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Re: Getting Information On Tracing E-mail From The Internet

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  • twnsnd_mrk
    ... As I understood the poster s question, he wants to know HOW to go through this learning process, and whether the publications mentioned would be of value
    Message 1 of 2 , Mar 21, 2005
      --- In infoguys-list@yahoogroups.com, "spies_online"
      <spiesonline@s...> wrote:
      > Eric:
      > While I do love pulling up things on search engines, I do want to
      > caution you that there is a lot of information posted that is just
      > plain incorrect - even from organizations that may seem reputable at
      > first glance. Some sites make the assumption that e-mail headers
      > aren't forged. By learning how to actually "forge" an e-mail, you
      > will see that it is quite possible for you to invent your
      > own "Received" lines, as many as you want, and insert them into the
      > headers of an e-mail. You need to understand this process and see
      > where the phony "Received" lines turn up in an actual header. If you
      > go through this learning process, it will help you to discern some of
      > the sites are giving misleading or not completely accuarte
      > information.

      As I understood the poster's question, he wants to know HOW to go
      through this learning process, and whether the publications mentioned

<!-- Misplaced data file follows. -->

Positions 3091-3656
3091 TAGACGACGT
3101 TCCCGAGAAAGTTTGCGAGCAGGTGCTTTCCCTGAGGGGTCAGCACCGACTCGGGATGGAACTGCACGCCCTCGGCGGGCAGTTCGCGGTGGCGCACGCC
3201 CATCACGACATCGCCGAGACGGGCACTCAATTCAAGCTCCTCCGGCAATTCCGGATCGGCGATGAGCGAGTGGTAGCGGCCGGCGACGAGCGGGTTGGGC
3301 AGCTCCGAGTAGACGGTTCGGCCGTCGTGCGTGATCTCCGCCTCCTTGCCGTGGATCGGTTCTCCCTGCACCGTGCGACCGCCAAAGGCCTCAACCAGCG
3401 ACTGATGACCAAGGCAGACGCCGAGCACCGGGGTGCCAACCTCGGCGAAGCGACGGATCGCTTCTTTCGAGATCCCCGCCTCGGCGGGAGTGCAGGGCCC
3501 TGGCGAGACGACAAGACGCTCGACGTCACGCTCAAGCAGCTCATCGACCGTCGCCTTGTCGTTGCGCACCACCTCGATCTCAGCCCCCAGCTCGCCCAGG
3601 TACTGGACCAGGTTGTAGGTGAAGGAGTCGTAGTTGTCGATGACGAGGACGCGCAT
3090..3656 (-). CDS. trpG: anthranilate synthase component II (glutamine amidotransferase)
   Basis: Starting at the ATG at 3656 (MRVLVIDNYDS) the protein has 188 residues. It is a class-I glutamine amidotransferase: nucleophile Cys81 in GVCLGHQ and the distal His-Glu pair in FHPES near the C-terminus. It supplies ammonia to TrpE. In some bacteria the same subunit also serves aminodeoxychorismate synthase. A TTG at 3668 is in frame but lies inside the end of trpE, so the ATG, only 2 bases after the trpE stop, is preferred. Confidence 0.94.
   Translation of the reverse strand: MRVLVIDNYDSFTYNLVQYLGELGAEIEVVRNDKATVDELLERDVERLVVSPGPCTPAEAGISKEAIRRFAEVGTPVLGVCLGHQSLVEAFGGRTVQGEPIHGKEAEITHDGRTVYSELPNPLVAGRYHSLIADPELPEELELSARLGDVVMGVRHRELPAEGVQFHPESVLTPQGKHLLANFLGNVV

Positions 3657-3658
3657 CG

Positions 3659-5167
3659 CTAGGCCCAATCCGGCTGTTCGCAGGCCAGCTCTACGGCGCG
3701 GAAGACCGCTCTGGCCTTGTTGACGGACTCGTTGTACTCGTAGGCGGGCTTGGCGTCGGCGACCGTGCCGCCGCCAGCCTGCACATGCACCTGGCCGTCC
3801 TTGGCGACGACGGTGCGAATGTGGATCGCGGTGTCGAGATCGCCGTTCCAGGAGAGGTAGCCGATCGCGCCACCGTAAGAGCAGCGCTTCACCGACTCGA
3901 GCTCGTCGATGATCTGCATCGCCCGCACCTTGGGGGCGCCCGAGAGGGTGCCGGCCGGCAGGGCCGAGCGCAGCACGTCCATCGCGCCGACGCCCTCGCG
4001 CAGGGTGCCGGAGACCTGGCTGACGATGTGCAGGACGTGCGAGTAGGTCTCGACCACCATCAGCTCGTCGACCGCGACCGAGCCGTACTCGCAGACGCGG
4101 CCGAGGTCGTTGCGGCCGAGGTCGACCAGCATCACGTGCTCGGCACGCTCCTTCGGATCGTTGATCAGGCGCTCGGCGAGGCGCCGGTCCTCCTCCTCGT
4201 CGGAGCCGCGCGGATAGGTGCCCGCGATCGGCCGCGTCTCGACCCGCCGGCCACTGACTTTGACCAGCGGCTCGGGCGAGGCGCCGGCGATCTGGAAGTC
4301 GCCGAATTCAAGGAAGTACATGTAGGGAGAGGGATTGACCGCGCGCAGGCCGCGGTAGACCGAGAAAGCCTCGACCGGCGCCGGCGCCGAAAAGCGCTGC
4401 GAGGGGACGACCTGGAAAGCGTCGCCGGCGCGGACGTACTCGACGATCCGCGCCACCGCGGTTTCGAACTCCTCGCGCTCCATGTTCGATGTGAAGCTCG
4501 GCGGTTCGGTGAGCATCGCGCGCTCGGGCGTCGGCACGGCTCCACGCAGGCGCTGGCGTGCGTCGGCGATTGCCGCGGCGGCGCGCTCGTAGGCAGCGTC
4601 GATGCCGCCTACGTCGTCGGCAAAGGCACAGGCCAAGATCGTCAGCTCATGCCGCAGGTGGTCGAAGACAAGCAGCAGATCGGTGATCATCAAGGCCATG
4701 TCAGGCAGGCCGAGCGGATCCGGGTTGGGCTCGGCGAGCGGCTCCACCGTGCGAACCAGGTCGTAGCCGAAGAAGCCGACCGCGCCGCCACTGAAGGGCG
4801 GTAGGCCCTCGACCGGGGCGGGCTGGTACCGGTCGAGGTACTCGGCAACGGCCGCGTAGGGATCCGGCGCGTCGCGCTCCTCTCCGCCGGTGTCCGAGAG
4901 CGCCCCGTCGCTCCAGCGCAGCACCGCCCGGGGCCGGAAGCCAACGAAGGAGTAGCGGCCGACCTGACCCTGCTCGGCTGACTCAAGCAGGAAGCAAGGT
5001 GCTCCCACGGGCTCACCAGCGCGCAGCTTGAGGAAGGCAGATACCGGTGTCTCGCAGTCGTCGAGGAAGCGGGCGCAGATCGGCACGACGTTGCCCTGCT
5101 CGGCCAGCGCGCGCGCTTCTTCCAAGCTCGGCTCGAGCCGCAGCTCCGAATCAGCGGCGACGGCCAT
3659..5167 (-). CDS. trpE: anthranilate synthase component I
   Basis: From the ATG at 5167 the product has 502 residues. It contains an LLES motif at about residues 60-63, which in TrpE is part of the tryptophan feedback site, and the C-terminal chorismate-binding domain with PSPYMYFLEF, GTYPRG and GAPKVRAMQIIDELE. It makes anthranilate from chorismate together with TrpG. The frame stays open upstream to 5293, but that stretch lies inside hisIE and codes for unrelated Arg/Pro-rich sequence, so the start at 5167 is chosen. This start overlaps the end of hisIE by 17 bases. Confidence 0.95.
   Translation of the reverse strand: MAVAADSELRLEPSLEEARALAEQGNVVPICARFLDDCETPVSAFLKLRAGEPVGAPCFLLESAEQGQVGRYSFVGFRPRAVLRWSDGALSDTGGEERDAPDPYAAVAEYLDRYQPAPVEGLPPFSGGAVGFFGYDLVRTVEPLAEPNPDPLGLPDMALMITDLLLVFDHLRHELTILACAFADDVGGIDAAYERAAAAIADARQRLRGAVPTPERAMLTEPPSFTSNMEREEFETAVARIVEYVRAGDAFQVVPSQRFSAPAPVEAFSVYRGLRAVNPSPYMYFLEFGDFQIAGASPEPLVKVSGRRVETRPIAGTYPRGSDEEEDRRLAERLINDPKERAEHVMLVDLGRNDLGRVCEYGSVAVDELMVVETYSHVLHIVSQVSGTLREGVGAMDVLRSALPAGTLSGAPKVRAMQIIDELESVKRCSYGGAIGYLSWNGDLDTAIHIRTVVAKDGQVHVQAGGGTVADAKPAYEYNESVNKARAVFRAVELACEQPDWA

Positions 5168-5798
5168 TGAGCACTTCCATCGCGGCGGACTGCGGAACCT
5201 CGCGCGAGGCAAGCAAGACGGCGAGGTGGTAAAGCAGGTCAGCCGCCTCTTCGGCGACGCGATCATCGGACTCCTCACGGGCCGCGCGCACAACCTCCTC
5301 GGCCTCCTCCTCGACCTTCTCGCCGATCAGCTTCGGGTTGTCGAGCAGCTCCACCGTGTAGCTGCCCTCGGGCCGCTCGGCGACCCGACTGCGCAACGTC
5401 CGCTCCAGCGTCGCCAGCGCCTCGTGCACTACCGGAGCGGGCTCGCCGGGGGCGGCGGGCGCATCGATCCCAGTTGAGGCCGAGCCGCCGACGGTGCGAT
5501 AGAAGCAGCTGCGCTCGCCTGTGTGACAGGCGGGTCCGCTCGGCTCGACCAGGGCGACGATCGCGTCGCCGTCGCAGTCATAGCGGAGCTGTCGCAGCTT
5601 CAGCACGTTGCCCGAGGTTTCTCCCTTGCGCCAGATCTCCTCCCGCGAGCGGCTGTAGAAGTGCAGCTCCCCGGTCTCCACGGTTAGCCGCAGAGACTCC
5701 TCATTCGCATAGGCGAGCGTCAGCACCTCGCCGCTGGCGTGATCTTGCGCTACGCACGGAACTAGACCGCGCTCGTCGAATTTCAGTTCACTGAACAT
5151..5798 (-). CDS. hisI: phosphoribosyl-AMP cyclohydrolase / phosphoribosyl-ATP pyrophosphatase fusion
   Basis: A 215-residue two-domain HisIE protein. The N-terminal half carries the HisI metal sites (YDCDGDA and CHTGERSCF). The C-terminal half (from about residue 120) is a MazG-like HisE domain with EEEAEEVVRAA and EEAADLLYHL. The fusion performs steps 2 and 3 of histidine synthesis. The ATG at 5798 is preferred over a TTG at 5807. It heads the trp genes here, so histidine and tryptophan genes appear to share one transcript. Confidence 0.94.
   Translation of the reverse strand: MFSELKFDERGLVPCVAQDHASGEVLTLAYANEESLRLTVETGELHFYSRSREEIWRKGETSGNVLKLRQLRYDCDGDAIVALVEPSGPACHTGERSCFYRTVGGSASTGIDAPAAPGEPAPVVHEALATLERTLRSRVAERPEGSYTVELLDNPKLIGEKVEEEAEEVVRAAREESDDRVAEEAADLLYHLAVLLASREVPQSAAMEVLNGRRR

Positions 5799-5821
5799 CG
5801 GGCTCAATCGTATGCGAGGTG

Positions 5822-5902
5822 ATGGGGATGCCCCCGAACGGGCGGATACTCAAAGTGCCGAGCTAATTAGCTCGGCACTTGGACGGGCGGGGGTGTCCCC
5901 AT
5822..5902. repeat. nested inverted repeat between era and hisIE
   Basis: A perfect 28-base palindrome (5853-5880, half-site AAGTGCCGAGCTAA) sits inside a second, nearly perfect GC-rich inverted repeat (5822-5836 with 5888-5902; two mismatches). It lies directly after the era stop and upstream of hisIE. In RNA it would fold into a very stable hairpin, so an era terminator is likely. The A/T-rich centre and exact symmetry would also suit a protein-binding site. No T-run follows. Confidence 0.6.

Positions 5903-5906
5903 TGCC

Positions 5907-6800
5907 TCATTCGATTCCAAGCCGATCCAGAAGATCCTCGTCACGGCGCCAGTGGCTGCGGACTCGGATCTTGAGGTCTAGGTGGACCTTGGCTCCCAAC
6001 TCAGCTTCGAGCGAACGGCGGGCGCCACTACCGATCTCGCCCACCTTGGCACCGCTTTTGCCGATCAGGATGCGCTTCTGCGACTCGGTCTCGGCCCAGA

would be of value in that respect. I believe my comment about the
      items available on the net did not endorse any and all material to be
      found there - just that there is material to be found on the net that
      is at least as informative as that found in the cited publications -
      which also have information that is "plain incorrect" as you so kindly
      put it.

      > I believe one of the books you mentioned, by the way, is being used
      > as a reference by Dr. Tom O'Connor for a criminal justice class (the
      > one by Ralph Thomas and Kelly Riddle). I have not read the book and
      > cannot personally comment on it, but you may wish to e-mail Dr.
      > O'Connor for further information about the book. Here are his
      > lecture notes that mention the book (see the bottom):
      > http://faculty.ncwc.edu/toconnor/426/426lect05.htm

      I expect the fact that you have not personally read the Thomas/Riddle
      book supports my argument that the best instruction in this area is
      that where you can ask questions of an instructor, get feed-back, get
      the benefit of that person's personal experience, and so on.

      Your reference to the criminal justice class also indicates you
      endorse hands-on education, where the instructor uses publications as
      reference, but not as a substitute for one on one teacher-student
      interaction. So I don't think we are really in disageement on these

      > Best,
      > Joanne Waldron
      > Spies Online
      > http://www.spiesonline.net
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